BPW Australia commends the work Gender Equity Victoria (GENVIC) has highlighted and ten things Governments should do now to address the impacts of COVID 19 on women and gender diverse people.  Gender Equity Victoria issued a media release and held online press conference on April 2nd with joint statement from over 50 organisations.

    “Whilst the GENVIC joint statement is Victoria specific, BPWA supports and encourages all States and Territories and the Federal Government to consider these 10 points, and build an inclusive Australia to help us all recover faster.” Jacqueline said

    To find out more of GENVIC joint statement and endorse go to www.genvic.org.au/media-releases/gender-equity-womens-organisations-unite-on-covid19-disaster , show your support on social media or reach out to their office genvic@genvic.org.au


  • 05 Apr 2020 1:58 PM | Jean Murray (Administrator)

    Researchers from the Institute for Sustainable Futures at Sydney’s University of Technology have analysed promising initiatives by governments and companies to improve gender diversity. Their report examines innovative policies to recruit and retain talent across genders, noting that gender diversity is a significant issue of risk management for boards and companies.

    The researchers articulate a clear case for gender balancing initiatives at economy, company and individual levels which improve gender balance in employment and ensure economic incentives for mothers to work. They conclude the commitment to increase participation of women in employment is almost universal, but what is lacking is granular evidence of the application of successful initiatives that achieve this. The report presents care studies linked to positive outcomes for both staff well-being and company benefits, demonstrating real traction in resolving this issue.

  • 26 Mar 2020 2:56 PM | Jean Murray (Administrator)

    Australian gynaecologist and humanitarian Dr Catherine Hamlin has died at age 96 in her home of Addis Ababa, Ethiopia. In 1958, Catherine and her husband, also trained in obstetrics and gynaecology, flew to Ethiopia with a plan to spend a few years working there in a government hospital. What had been intended as a three-year stay in Addis Ababa turned in to a lifetime of service to Ethiopia and the establishment of Hamlin Fistula Ethiopia, a network of clinics dedicated to giving free surgery to the women who need it, ensuring the health and dignity of 60,000 mothers by treating and preventing terrible childbirth injuries.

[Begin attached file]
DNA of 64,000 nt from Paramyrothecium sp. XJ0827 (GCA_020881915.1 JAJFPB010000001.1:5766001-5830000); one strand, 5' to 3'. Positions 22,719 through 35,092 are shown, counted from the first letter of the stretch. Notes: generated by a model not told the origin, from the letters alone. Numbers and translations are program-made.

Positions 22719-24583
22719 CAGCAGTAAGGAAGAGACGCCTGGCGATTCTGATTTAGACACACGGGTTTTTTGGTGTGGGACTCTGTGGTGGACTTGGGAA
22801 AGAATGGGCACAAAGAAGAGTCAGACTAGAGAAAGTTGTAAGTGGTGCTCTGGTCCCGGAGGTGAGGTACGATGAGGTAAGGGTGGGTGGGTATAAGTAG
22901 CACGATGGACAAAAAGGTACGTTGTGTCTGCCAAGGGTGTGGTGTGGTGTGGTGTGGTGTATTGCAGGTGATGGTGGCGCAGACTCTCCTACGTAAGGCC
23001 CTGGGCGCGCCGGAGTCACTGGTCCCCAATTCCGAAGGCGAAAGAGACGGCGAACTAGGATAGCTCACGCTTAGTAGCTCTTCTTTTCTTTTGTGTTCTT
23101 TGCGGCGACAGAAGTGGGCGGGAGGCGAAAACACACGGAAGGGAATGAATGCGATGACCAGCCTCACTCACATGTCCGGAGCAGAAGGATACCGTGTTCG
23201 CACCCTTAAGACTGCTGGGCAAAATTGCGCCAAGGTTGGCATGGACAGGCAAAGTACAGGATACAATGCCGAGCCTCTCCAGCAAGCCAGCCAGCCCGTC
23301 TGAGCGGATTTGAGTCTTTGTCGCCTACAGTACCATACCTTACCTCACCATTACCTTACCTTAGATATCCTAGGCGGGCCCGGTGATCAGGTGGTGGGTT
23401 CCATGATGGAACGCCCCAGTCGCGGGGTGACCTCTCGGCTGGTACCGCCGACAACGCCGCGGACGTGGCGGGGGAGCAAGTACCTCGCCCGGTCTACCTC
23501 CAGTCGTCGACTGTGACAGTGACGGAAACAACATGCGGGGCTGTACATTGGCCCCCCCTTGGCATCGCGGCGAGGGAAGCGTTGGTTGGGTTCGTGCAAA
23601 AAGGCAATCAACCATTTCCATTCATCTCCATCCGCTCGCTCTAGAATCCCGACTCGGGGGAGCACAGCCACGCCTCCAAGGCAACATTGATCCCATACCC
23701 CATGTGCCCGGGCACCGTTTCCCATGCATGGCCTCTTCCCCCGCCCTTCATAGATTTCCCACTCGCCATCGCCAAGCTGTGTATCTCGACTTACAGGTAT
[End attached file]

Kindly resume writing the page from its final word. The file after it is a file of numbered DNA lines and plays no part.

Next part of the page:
Catherine was always grateful to those who supported her dream of eradicating obstetric fistula in Ethiopia. You can read the full obituary and leave a tribute message for Catherine at the Catherine Hamlin Fistula Foundation.

    Obstetric fistula is a common complication of pregnancy in many African countries, particularly in young women and girls. BPW International members worldwide have supported the work of BPW Burkina Faso and the founder President of BPW Ouagadougou, Rasmata Kabré, in establishing care for women who have experienced obstetric fistula.

  • 15 Mar 2020 11:46 AM | Jean Murray (Administrator)

    Women on Boards Chair Ruth Medd offer some sage advice for those looking to become a board member, and it’s not to choose a non-profit organisation as your first board.

    WOB has conducted a National Board Recruitment and Appointment Survey which revealed some problems with poorly performing NFP boards.  Ruth advises: if you want to be a governing rather than a working director, choose an organisation that has staff, money in the bank and a business model. Your first board should be one that is professional and well governed, and is focused on strategy and governance.  She offers helpful tips to suss out the right board for you.

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BPW Australia Newsletter Archive

Past editions of BPW Australia's electronic newsletters can be viewed as a PDF - see below.

Current editions of the quarterly e-magazine Madesin can be accessed here.